The Taxpayer Relief Act of 2006 provides voters in every Pennsylvania school district the final say on extraordinary tax increases.
School boards may raise property taxes pegged to inflation. The State College Area School District high school project does not qualify as an exception for emergency or educational necessity.
A referendum seeks to approve a $115 million project ($85 million new spending, total $166 million new debt). The property tax increase is 7.2 percent (2.75 mills). The referendum is required for an extraordinary tax increase.
That is a new tax 3.75 times higher than the proposed 1.95 percent 2014-15 tax increase.
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A referendum is not a public contract or binding resolution. Nothing precludes a next school board from significantly changing the project or a construction cost that exceeds $115 million.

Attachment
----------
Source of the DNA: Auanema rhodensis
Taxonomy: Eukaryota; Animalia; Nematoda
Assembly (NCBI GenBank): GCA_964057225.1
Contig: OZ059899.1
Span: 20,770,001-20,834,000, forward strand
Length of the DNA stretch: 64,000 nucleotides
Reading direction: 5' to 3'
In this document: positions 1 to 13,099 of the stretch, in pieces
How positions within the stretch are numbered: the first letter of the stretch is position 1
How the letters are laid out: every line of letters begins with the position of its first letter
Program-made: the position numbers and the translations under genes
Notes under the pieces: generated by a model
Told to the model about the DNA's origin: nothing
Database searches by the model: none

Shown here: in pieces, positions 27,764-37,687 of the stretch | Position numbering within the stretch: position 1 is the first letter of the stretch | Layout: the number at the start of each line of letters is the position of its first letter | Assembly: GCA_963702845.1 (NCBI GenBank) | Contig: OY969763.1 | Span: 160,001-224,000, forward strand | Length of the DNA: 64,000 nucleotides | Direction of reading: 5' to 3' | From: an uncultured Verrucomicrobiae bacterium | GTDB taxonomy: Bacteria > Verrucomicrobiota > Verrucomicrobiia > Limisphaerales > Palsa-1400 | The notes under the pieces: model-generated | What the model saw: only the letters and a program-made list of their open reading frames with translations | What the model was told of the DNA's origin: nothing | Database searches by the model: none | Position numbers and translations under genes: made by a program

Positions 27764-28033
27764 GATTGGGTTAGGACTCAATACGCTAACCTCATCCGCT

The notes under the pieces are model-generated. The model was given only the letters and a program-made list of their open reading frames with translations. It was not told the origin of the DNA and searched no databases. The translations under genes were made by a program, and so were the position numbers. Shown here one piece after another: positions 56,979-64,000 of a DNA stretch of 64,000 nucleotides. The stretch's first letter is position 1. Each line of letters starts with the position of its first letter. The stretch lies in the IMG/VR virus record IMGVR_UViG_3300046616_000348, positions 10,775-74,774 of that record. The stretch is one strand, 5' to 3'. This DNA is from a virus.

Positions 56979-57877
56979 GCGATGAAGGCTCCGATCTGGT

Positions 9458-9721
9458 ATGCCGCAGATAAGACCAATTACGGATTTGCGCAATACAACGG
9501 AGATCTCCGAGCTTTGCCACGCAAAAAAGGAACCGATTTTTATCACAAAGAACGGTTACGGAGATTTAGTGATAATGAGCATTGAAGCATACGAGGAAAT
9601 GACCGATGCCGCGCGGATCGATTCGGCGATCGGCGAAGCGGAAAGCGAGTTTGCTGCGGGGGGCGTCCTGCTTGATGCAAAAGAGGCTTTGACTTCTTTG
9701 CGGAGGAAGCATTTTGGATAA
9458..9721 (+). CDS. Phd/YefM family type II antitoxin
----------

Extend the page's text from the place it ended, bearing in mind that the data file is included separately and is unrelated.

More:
Since 2006, 16 school referendums were presented in Pennsylvania; 15 failed voter approval.
Crabtree, Rohrbaugh & Associates, architects specializing in referendum-funded projects and now used by SCASD, were involved with eight failures and no successes.
Two districts (Donegal and Tuscarora) built schools after failed referendums for costs 50 percent and 25 percent less. The success (Upper Dublin) incurred financial problems and staff reductions that endure today.
The district says it can afford $30 million from its existing budget. Millions of dollars of expiring debt and 5 percent new revenue will be available each year, and modest new debt within Act 1 limits is available.
That is the solution to renovating the high school judiciously.
Don Gordon, Patton Township